In hind sight, it's difficult to fathom that a much younger, stronger looking individual could be so easily overtaken by the more fragile, aged character played by Dennis Weaver during the climactic free for all. Even though the sight of Weaver beating the tar out of his much younger adversary might look silly, the underlying message is essentially how far one will go to survive and protect their loved ones; good will triumph over evil. Also the proposed notion that by doing good to bad, this will somehow make the oppressors embrace the prospects of love and disbar the proclivity to hate. This thought process may actually work, albeit in relatively few circumstances, but it's moderately amusing to see the tropes of far too many 'After School Specials' transfixed to a movie about sadists assaulting a family.

This being from the early 1970s, a lot of social turmoil spilled over into that decade left over from the radically explosive era of the 1960s. For TERROR ON THE BEACH (1973), there's a hint of class warfare going on in Bill Svanoe's script. This is between the "white bread" family unit who has obviously worked hard for what they have and appreciate it, and this nomadic gang of thugs who prefer to steal everything they "own". The working family clearly have morals, are generally passive and even attempt to help those who have insulted and threatened them with harm. Meanwhile, the dune buggy driving wicked wanderers clearly despise the Glynn's. No reason is given for their harassment, but it's safe to say that this hatred is due to these punks harboring resentment for what other people possess as well as the attainment of success and any who have it.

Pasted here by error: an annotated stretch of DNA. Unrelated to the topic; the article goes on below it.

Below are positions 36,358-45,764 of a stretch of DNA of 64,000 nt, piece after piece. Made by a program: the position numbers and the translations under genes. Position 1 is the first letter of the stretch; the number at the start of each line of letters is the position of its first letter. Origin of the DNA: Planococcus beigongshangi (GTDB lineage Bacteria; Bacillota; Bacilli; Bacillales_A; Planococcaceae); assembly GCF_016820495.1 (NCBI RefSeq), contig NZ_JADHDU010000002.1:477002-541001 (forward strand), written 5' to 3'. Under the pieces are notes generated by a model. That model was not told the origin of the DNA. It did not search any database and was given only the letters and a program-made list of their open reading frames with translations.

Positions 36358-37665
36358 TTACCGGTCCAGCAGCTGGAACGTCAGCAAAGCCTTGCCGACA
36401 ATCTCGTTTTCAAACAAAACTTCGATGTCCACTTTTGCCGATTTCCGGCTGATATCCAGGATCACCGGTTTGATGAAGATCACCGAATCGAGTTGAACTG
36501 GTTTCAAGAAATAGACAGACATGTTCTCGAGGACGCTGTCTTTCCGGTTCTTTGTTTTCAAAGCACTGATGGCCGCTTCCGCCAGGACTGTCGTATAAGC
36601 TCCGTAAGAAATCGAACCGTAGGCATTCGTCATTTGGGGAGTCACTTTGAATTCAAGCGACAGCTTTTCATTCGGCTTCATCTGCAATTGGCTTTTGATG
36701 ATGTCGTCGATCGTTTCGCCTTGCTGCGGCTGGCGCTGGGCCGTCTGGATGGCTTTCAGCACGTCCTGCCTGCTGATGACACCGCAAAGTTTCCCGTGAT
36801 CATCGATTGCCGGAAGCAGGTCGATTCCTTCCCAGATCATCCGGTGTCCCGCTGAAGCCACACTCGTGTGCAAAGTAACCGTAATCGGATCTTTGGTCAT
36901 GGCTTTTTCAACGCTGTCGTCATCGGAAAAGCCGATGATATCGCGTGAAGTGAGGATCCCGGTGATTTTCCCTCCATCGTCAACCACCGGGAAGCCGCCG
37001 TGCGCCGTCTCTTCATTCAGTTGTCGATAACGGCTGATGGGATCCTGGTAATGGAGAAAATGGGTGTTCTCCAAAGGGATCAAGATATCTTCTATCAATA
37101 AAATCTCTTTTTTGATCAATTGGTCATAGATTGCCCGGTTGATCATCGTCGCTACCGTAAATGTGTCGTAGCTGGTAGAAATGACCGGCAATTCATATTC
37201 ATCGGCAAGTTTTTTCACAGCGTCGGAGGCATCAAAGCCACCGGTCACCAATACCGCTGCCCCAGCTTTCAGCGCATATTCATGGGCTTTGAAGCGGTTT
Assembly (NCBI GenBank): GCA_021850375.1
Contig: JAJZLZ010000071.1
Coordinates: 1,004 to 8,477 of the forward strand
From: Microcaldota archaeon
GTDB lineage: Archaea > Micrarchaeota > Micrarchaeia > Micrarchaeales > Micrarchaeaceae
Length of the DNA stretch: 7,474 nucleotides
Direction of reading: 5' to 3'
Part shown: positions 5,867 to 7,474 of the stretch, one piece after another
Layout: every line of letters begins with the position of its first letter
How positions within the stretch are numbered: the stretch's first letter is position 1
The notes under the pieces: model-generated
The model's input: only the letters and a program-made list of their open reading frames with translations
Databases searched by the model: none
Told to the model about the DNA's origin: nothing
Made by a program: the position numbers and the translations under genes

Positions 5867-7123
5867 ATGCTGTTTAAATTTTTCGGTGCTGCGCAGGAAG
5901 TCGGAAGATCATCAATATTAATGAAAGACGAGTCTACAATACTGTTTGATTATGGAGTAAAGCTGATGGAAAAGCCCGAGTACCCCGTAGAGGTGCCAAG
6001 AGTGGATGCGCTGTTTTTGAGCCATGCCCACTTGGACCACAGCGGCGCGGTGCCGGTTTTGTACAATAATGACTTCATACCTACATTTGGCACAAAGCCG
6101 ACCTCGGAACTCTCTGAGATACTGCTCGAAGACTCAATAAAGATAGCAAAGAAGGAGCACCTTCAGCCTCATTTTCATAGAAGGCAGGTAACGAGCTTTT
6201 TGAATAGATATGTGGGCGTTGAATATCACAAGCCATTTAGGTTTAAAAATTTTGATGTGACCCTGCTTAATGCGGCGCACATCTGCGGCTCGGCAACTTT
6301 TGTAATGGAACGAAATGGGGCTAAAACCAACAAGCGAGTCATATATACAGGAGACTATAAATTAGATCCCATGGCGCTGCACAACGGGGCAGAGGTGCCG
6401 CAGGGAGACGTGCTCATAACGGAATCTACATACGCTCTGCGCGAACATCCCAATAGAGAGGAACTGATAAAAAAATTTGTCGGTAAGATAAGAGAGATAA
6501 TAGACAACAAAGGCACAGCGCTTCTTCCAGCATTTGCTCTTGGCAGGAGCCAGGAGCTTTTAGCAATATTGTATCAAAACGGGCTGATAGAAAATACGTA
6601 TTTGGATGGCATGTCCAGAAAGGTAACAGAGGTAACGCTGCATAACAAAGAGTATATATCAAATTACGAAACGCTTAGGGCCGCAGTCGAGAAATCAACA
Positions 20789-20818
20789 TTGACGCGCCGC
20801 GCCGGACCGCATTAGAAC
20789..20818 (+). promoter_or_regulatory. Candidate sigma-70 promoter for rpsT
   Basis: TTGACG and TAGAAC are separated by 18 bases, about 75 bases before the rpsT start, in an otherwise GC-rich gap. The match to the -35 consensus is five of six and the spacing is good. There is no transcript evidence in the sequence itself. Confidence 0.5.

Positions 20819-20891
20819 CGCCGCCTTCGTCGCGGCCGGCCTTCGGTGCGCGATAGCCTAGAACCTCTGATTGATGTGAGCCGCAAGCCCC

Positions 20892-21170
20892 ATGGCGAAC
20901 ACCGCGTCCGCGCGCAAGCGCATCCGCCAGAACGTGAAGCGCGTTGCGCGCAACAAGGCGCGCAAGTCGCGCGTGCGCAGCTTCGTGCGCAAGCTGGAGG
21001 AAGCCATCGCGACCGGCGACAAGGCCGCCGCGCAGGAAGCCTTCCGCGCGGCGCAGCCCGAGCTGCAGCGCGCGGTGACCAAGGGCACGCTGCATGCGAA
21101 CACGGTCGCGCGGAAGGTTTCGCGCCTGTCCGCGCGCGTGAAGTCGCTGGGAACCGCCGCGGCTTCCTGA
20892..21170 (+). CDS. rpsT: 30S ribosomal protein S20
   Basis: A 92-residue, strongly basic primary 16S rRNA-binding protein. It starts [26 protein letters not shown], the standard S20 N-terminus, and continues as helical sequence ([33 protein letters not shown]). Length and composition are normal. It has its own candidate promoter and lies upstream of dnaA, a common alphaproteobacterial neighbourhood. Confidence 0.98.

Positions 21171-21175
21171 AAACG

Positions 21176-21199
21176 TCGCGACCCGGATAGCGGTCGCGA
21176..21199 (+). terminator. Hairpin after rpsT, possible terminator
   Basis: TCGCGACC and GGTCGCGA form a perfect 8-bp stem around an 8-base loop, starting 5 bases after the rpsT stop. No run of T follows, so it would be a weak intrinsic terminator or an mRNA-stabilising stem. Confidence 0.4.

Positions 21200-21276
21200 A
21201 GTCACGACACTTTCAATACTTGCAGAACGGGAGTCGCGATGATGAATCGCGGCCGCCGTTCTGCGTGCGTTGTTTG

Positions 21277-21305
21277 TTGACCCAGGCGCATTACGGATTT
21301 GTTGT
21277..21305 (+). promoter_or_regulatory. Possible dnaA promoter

A parallel can be drawn to today's societal differences which have been heightened during our current political administration. Currently what had at one time been a private little war between the rich and poor has reached an alarming degree of public awareness and societal anarchy which hasn't been seen since the 1960s. One persons success is not keeping another person poor. An individual makes their own future. Taxpayers ie the working class, keep the poor afloat; and so many of these so-called poor are that way by choice and wouldn't have it any other way. There are always going to be those who are jealous of what somebody has and there are always going to be a lot of lazy people who prefer things given to them (whether arbitrarily or by force) as opposed to actually working for it.

Digressing aside, TERROR ON THE BEACH (1973) is little more than a mild diversion and mainly recommended for those with a good case of nostalgia fever. In addition to the lovely and grown up Susan Dey (remember THE PARTRIDGE FAMILY?) in a skimpy bikini, there's also exploitation favorite Roberta Collins (BIG DOLL HOUSE, CAGED HEAT, DEATH RACE 2000) in a thankless role and also Michael Christian, the title nut job from the vastly underrated POOR PRETTY EDDIE (1975) playing one of the villains here. If you can find it, this TV alternative to STRAW DOGS is worth a look for the curious.